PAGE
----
Working Moms | Fit Pregnancy

Working Moms

There’s A First Time For Everything

I had a conversation recently with a fellow working mama and good friend who has a daughter around my son’s age. She was telling me about her daughter’s first haircut—an event she’s been anticipating (and dreading) for the past six months. Even though her daughter had asked for a haircut—saying specifically, “Mommy, I want a haircut”—my friend was worried that her daughter might react badly to the cut and that it would be an unpleasant experience for everyone.


This Monday Yahoo announced that 37-year-old Marissa Mayer would be its new president and CEO. The very same day, Mayer revealed she was pregnant—she’s due to have a baby boy in October— and she told Fortune magazine this about her maternity leave: "I like to stay in the rhythm of things. My maternity leave will be a few weeks long and I'll work throughout it."

Busy Isn't Always Best

One of the tenets of being a working mom is being busy. I know I am. I’ve got deadlines at work and wipes to pick up at Target and I really want to watch the next episode of Parenthood on Netflix, but first, I better set out my workout clothes for tomorrow morning so I’m not stumbling around half awake at 6 a.m. looking for socks, and that reminds me, my son needs an extra set of clothes for his preschool cubby so I should put those in his backpack by the door so I don’t forget them in morning rush, oh, and I really need to get that load of laundry done. Whew. See what I mean?

What’s Cooking?

Dinnertime can be tough for working moms. I’m lucky—my husband is a personal chef and he takes care of all the grocery shopping and cooking in our house. Before we had my son, we would sit down to dinner after work and catch up on our day. It wasn’t necessarily fancy, but we always sat at our kitchen table and poured a glass of wine and chatted.

Keeping Abreast

Breastfeeding is, undeniably, one of nature’s most natural, instinctive and beautiful acts, but that doesn’t mean it doesn’t come with its fair share of challenges and questions. Here’s some confidence-building information that can keep you going when things get tough.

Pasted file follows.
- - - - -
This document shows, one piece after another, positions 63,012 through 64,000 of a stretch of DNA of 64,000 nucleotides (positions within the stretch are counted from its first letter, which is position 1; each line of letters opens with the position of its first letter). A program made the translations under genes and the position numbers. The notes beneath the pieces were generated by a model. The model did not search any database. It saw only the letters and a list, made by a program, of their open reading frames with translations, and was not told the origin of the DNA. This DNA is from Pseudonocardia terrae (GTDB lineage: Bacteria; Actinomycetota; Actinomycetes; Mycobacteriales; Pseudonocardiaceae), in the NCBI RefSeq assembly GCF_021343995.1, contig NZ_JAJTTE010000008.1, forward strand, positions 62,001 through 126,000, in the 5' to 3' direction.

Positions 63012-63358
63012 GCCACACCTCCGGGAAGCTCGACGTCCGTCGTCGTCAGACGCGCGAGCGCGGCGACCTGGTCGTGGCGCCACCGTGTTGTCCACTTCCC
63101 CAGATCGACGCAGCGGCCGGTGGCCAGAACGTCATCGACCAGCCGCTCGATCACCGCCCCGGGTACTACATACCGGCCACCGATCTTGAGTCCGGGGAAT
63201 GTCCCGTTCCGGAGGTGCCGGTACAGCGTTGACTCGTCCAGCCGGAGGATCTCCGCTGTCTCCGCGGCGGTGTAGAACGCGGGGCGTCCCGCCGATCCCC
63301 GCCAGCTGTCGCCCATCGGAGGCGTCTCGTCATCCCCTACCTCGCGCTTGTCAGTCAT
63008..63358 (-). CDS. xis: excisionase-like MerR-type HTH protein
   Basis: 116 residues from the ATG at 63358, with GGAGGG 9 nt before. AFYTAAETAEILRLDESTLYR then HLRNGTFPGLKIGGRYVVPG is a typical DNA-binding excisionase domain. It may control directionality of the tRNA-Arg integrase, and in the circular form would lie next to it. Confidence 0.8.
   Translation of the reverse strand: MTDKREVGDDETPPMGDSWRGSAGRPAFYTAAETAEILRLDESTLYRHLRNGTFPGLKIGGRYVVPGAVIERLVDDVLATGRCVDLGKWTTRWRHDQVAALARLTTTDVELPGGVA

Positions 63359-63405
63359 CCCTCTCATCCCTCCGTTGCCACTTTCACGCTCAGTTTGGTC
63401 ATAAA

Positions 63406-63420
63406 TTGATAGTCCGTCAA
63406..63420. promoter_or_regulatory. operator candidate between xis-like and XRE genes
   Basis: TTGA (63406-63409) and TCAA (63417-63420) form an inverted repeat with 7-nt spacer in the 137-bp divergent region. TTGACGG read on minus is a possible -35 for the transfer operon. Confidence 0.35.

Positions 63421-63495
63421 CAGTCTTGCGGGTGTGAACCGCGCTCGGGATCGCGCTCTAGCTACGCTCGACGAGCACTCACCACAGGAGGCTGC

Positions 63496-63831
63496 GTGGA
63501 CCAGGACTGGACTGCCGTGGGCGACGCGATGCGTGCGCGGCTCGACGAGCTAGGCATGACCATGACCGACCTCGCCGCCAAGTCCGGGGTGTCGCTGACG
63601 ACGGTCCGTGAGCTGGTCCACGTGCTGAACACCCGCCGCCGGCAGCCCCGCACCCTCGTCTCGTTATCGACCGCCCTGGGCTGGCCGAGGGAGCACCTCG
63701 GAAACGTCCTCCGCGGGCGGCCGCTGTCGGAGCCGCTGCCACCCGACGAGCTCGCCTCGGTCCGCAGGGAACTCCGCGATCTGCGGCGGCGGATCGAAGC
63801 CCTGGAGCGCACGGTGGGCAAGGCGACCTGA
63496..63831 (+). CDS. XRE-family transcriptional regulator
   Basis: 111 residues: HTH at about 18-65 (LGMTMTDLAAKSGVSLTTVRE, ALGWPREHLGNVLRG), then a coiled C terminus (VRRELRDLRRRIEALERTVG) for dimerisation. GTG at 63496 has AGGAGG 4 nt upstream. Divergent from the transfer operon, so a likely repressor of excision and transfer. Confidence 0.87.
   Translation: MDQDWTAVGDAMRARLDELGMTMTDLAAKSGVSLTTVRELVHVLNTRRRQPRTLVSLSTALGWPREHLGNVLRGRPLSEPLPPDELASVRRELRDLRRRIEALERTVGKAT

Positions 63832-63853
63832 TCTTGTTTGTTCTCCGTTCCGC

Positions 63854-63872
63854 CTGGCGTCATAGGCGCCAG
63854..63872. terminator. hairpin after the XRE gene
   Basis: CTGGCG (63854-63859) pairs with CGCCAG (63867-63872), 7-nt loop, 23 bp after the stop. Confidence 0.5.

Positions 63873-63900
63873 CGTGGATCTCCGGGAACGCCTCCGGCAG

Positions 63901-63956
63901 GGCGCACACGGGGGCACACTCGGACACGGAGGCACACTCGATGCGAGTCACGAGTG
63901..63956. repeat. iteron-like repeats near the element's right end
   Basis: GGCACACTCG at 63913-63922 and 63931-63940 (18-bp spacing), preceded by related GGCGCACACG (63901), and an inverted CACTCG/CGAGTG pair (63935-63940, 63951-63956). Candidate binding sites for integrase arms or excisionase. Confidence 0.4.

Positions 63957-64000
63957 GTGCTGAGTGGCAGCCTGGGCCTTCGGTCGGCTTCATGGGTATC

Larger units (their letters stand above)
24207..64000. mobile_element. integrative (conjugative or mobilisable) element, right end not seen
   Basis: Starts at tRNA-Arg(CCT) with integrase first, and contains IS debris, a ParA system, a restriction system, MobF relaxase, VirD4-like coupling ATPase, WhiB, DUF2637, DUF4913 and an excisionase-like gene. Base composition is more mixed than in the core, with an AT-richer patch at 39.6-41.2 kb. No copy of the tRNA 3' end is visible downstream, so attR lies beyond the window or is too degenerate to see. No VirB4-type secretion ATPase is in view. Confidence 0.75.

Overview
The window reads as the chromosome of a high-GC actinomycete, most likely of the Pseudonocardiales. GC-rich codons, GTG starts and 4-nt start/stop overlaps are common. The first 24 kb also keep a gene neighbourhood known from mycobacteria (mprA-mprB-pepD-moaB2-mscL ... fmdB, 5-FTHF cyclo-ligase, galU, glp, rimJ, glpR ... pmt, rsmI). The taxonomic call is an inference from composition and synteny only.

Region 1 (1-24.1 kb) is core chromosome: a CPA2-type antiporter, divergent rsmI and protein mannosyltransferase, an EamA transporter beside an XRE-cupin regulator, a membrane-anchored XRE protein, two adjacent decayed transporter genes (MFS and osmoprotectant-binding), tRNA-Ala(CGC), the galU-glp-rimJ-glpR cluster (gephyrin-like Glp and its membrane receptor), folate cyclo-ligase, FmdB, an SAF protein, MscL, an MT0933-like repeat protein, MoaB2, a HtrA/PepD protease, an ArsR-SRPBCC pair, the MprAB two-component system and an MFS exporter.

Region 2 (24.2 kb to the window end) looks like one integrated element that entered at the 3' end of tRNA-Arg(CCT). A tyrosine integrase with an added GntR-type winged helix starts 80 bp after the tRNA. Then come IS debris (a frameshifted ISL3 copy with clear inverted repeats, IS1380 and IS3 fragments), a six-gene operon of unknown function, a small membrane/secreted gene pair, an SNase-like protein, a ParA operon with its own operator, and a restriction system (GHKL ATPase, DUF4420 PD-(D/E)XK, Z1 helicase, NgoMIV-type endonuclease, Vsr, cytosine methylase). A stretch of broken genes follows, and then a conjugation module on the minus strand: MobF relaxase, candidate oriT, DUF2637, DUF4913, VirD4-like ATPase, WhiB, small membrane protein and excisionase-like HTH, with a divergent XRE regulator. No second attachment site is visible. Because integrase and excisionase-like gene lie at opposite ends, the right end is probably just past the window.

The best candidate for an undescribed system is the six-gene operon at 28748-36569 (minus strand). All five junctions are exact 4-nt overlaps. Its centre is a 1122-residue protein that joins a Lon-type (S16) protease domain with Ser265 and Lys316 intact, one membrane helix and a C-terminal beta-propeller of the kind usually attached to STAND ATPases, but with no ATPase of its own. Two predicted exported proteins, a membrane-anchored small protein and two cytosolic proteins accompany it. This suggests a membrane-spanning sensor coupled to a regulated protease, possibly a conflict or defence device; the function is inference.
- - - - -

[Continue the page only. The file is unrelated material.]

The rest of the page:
Q: Should I avoid gassy or spicy foods to help prevent gassiness in my baby?

Work Perks

If you’re planning to go back to work after taking maternity leave, you may wonder what effect this could have on your baby’s development. The answer is good news for (guilt-ridden) working moms: little to none. A study of 1,000 children nationwide found that while kids of mothers who work during their first year of life score slightly lower on cognition tests through age 7, the upsides of being a working mom balance this out.

Getting Back to Business

Before your baby is even born, it is very likely that you will need to make a decision about when, or if, you will be returning to work. Lots of moms return to work full time, but others opt for a part-time schedule, some work from home, and some forgo work altogether and become stay-at-home moms.

Protect Your Family Financially


While it may seem overwhelming to prepare for your new baby and your financial future, it’s important to make sure that you and your family will be taken care of later and in case of an emergency. Here’s expert advice on planning for the future including tips for working mom's and recent health care legislation that benefits pregnant women and new moms.

How To Survive Separation Anxiety

Your baby screams and clings to you, wild-eyed, as if your leaving means instant peril. And in his mind, it does. “A baby doesn’t have the conceptual ability to trust that we’ll always return, so he protects our disappearance as if it’s a life-threatening event,” explains child psychologist Laura Markham, Ph.D. “His DNA programs him as if he’s living in the Stone Age; he doesn’t know he’s perfectly safe at day care. To him, when you walk out the door, he could be eaten by tigers.”